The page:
The Zimbabwean film More Time is a superb audio-visual resource for Africa and beyond
01 / 1999
Produced in 1993 by the Media for Development Trust and directed by Isaac Mabhikwa, the award-winning film "More Time" is "dedicated to teenagers and their parents working together to find ways to protect themselves against HIV/AIDS. "
The story line of "More Time" is the following: Thandi (played by Prudence Katomeni)is a teenager, ready for anything and ripe for falling in love. She’s a girl flirting with womanhood, and the township beckons. But, she still has to find out the dangers when David, the schoolboy Mister Magic, coolly sweeps her off her feet. As her life spins out of control and temporarily beyond her parents’ reach, Thandi has to learn that playing with love may mean playing with her life. "More Time" is the story of what happens to a girl when she realizes that falling in love is not so simple. The danger of love is not just about unwanted pregnancies. In a time of AIDS, it is about life itself. And that means changing the way teenagers like Thandi think and feel about sex and sexuality.
"More Time" is a high-quality, well-acted 90-minute film. It is one of a very few films designed specifically as health-education tools that can be genuinely appreciated by the public at large simply for their entertainment value. Quite evidently, the artists in the "More Time" team are a mighty talented lot.
The same can certainly be said of the reproductive health specialists involved in the production of the film. The research and script design team did a masterful job of interweaving in an uncluttered fashion a vast range of urgently needed messages relevant to HIV/AIDS and to adolescent reproductive health in general. Among the topics addressed (this list is far from complete): unplanned pregnancy and the scholastic consequences, the "sugar daddy" phenemenon (i. e. , older men providing minors with material gifts in return for sex), the challenges of condom procurement, the role of alcohol and other drugs, the means of transmission of HIV, and the fact that HIV is an issue in both urban and rural settings. Although there are several moments in the film when it might logically have been mentioned, one topic is conspicuously missing from the film, namely HIV antibody testing. It could be that the research and script design team opted to omit the topic of testing due to limited accessibility of the test itself or difficulties pertaining to test confidentiality in various areas where the film was likely to be shown. For example, here it Senegal, testing is often prohibitively expensive, and it is extremely difficult to obtain a test in confidential fashion. "More Time" has been dubbed into French - - the title is "Du temps pour aimer" - - and is available in Francophone West Africa.
"More Time" provides important information and behavioral models with regard to solidarity and care for people affected by the epidemic. The film includes powerful expressions of compassion and supportive care (physical and emotional)for people living with HIV or AIDS, surviving family members, and individuals concerned that they might possibly be infected.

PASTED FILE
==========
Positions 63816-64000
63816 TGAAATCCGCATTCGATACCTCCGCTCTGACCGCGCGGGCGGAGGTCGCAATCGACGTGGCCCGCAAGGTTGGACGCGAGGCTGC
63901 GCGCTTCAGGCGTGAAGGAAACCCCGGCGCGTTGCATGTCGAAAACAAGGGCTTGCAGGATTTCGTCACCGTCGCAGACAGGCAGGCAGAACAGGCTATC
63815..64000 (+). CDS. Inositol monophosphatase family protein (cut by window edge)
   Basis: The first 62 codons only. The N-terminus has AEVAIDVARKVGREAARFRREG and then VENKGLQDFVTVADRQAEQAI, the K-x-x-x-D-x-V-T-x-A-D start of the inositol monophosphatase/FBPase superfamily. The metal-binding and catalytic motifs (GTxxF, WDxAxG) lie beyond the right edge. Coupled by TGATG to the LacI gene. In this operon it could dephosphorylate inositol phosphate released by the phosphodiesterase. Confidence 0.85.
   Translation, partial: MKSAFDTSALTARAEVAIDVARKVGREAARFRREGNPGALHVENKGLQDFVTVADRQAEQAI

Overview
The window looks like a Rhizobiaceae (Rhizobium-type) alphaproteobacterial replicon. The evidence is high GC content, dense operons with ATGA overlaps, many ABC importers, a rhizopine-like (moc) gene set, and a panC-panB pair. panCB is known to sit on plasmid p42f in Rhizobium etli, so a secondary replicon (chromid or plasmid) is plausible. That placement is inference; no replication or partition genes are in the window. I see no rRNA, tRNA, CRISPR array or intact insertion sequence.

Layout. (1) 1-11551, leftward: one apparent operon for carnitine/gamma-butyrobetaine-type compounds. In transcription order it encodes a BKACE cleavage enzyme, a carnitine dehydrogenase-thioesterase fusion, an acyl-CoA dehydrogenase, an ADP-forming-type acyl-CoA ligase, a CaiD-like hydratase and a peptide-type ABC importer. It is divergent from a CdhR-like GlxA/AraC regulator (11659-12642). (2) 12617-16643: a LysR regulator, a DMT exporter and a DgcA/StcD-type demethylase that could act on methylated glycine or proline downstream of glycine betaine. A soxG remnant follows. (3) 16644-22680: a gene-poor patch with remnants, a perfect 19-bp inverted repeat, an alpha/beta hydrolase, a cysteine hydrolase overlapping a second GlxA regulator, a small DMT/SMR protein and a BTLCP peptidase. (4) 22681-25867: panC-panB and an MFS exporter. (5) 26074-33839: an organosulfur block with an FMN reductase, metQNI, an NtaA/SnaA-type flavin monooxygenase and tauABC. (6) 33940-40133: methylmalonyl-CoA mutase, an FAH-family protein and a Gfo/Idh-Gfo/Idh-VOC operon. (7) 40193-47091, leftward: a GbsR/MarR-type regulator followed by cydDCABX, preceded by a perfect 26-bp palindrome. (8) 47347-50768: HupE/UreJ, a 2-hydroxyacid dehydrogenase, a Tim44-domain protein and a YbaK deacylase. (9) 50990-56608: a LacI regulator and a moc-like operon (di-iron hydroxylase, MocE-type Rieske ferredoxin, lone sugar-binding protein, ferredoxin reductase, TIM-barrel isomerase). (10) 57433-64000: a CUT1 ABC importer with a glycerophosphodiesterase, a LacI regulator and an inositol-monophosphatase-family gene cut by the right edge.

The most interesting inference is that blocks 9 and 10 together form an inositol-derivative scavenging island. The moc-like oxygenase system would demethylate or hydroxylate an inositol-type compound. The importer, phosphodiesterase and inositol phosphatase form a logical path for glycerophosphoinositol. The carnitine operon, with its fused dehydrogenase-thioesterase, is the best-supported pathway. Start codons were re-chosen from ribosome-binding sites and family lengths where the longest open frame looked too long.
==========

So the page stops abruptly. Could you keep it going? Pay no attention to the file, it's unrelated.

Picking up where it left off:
Another central theme of the film is the role of parents in ensuring their children’s safety in this day and AIDS. Thandi’s parents, each in their own way, express their love and concern to their daughter. The parents discuss matters among themselves, struggling to bridge gaps of comprehension resultant from their own rural upbringing and the modern, urban realities of their daughter. Most impressively, Thandi’s mother provides a wonderful example of a caring, committed, empathetic mom. After seeking out the advice of a friend, she gracefully and skilfully engages her daughter in a loving, to-the-point dialogue. "If you want to live, find a man you can love for life. "
In addition to her mother’s advice and support and her father’s gruff expressions of concern, Thandi benefits from a multitude of other human influences and personal experiences, each of which adds another piece of a complicated puzzle. One girlfriend pulls her from the clutches of a "sugar daddy" at a moment when Thandi had had too much to drink. Another educates her in condom procurement ("You should be more afraid of dying than buying")and drives home the point that, as a woman, she certainly has every right to assert herself in the face of sexual pressure and to ensure her own prevention from HIV. In her parents’ home village, Thandi experiences first-hand the physical and socio-economic destruction of AIDS.
In the end, Thandi manages to convince her eager boyfriend that he must respect her decision to wait a while, to think through things carefully and let them evolve in a careful fashion - - to take More Time with a veiw to being safe.
"More Time" is to be enthusiastically recommended to: anybody who enjoys a good movie ; members of the African stop-AIDS community who work with young people ; parents, especially those looking for ideas/inspiration as to how to talk with their teenage kids about sexuality and AIDS ; and to non-Africans, with a view to helping them to gain a better understanding of HIV and AIDS in Africa today.
"More Time" is distributed by DSR, Inc. , 6679-P Santa Barbara Road, Elkridge, MD 21075, USA. Tel (410)579-4508. Fax (410)579-8412. E-mail: dsr@dsr-inc. com.
The Media for Development Trust can be contacted at: P. O. Box 6755, Harare, Zimbabwe.
Media for Development Trust, More Time
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